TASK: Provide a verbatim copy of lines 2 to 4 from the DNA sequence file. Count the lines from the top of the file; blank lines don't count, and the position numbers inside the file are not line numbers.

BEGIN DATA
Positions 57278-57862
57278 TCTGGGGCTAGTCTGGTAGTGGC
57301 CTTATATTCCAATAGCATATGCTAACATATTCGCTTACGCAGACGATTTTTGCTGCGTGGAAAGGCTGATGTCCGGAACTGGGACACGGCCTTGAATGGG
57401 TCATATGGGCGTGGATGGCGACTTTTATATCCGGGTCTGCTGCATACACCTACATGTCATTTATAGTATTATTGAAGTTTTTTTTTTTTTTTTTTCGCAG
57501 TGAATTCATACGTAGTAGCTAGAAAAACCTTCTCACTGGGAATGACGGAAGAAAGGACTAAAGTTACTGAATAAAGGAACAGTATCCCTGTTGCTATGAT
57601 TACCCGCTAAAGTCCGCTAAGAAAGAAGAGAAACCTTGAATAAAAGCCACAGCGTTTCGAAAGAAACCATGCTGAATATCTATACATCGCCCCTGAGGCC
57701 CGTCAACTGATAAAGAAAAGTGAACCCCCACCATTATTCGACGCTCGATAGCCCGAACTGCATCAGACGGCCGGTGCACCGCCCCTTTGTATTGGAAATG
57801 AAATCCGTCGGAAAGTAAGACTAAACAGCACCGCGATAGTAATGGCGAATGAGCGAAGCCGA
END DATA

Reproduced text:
57278 TCTGGGGCTAGTCTGGTAGTGGC
57301 CTTATATTCCAATAGCATATGCTAACATATTCGCTTACGCAGACGATTTTTGCTGCGTGGAAAGGCTGATGTCCGGAACTGGGACACGGCCTTGAATGGG
57401 TCATATGGGCGTGGATGGCGACTTTTATATCCGGGTCTGCTGCATACACCTACATGTCATTTATAGTATTATTGAAGTTTTTTTTTTTTTTTTTTCGCAG